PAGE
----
• Are you guys going on the Chautauqua?! That’s really exciting! I kind of want to go, but I’m doing my own PTO calculus. I’m a little worried I’ll run out of sick days this year and need to use some of my vacation days when I’m sick. I don’t really think we deserve anything in life, that we create our lives ourselves. I hate the word “deserve” too.
    Leigh recently posted..How I Use MintMy Profile

  • I think what’s so uncomfortable about it in this context is that it’s a non sequitur. You don’t earn a vacation by building a kitchen! You earn it by getting an education and landing a good job with PTO and being good enough at it that you know things will swim along without you for a week or two while you’re away.

    We have the same combined bucket and I have the added complication of kids, one of whom has been a touch sickly this year. I’ve only had to use like an hour and a half of precious PTO for sickness, though. My supervisor is very flexible about letting us make up hours, especially part-timers like me. Which is AWESOME! And then if I schedule things just right, I can take off several days while using less PTO than you would think.
    Frugal Paragon recently posted..What a Preschool Birthday Party Doesn’t NeedMy Profile

  • Its a slippery slope talking about deserving vacations with random people. Some people feel they deserve it, with thousands of dollars in debt and they see no problem with it. For me I feel I don’t deserve it unless I pay for it in cash, and I don’t slack on my other financial goals. Good Luck.
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  • Mama PoP

    Do you deserve to have awesome and life changing learning experiences? How about do you deserve to have fabulous memories of far-flung places and people who expose you to new ideas? That’s really what travel is about, isn’t it? Probably everyone deserves these things, and you and Mr. PoP are fortunate that you have the resources that enable you to travel. As they say, go while you can! “Life is short, buy the beach house.” Oh, wait, you already did that. So, “Life is short, have all of the fantastic adventures that you can.”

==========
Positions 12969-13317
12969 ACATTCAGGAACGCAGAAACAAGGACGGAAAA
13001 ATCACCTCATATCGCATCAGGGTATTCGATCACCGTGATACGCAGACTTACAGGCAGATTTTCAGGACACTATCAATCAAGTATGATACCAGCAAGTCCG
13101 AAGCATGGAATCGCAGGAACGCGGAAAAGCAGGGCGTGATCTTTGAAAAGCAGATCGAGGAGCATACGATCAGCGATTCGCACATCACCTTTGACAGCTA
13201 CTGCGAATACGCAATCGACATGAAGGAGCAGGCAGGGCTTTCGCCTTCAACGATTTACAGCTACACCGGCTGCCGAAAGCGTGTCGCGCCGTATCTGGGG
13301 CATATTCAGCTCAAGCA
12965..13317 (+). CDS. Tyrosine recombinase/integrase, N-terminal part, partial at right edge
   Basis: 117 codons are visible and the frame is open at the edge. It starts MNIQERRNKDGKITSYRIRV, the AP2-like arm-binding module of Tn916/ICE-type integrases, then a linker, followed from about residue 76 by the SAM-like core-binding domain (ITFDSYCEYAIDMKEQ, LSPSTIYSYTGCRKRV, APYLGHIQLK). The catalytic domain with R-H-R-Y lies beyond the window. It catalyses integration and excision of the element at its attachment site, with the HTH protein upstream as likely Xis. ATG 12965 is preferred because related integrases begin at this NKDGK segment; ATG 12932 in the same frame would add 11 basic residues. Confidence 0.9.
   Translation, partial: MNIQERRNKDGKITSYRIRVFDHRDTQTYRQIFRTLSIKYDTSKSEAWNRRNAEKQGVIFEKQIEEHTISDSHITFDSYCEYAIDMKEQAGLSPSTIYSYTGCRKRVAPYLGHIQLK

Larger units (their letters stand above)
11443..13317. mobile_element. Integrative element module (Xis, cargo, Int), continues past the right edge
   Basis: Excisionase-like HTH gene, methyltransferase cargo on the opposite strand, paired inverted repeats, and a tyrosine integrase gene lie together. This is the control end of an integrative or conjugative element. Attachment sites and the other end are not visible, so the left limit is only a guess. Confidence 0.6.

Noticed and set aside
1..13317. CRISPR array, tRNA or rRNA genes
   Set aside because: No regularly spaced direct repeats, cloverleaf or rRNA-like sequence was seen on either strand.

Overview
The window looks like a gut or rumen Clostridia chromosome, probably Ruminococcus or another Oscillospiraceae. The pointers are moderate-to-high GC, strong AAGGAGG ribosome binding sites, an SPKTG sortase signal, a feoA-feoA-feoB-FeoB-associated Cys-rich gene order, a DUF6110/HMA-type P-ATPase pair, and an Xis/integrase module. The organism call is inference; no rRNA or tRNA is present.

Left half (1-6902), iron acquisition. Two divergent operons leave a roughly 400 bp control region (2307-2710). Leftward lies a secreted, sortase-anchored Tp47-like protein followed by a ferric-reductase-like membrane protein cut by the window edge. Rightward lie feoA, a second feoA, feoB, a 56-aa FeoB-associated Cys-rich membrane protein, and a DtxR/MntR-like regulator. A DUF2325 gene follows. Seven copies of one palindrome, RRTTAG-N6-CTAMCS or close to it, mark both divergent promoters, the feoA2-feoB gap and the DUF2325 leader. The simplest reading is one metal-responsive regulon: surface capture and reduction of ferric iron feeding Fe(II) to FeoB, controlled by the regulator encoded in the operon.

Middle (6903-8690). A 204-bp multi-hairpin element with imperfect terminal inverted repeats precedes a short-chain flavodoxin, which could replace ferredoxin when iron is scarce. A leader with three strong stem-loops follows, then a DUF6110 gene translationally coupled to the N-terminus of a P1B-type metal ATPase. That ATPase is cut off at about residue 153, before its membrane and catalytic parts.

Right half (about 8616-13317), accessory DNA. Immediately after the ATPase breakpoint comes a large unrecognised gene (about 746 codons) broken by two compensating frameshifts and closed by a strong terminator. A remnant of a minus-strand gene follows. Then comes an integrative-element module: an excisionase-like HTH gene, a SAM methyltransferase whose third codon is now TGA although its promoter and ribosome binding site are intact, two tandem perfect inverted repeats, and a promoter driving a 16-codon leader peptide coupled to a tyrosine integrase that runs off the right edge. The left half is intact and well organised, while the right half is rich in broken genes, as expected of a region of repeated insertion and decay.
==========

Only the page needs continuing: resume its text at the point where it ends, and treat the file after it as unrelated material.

• Debbie M

    I also prefer your first friend’s answer, but it’s because that answer gives you a perspective on what if you try to have it all but then you also get sick. You were given more information.

    Your second friend says you deserve the vacation, but of course you also deserve to be off work if you’re sick. The latter wasn’t denied, just not mentioned. It’s easy to make a decision if you only look at one of the possibilities! But that’s not a good strategy, so I felt this answer was unhelpful, though supportive of your happiness and friendship.

  • Jacq

    I’m saving my vacation days for a family trip later this year. This company is generous with sick time too. The company manufactures vaccines so it makes sense to encourage people to stay home.
    I’very worked places with some pretty bad policies. My grandfather took a turn for the worse & we took a last minute trip to see him, and he ended up passing. My flight home on a Wednesday evening (leave around 6, get in by 9, home by 11, go to work Thursday ) was first delayed, and then diverted to the point a bus took us from Dulles to Newark airport arriving around 3 pm. HR gave me a hard time about wanting to have it be a bereavement day, not count against my vacation time. Trust me, not really sleeping with no idea when they could get a flight or the bus solution was not a day at the beach & was out of my control.
    Deserve is a word I don’t use often, I understand your aversion to it.
    Enjoy your travels!

  • Maybe “deserve” feels wrong here because you’re already getting the reward in the form of the awesome kitchen when you complete the work. The term gets applied so liberally and it feels cheap, kinda.

    Like, there are more important things I would rather deserve, like good health, and the ability to run a marathon someday without destroying my body, or you know, basic stuff like that. Vacations are wonderful luxuries and saying you deserve it subtly implies, to me, that other people are by some unknown criteria undeserving.

    Maybe that’s what gets to me: the lack of an objective, structured, criteria! You can easily say something is deserved or not based on not much at all.
    Revanche recently posted..Net Worth & Life Report: February 2016My Profile

  • We all deserve lots of things, including a net worth that reflects all of our hard work over the years. Deciding that you deserve something is fine, but you have to think about it in terms of the big picture. Will it negate your financial gains? Would the trip be worth trading the hours of your life spent working for the money it will cost you?

    As long as you’ve thought it through, then it’s fine to decide whether or not you “deserve” it.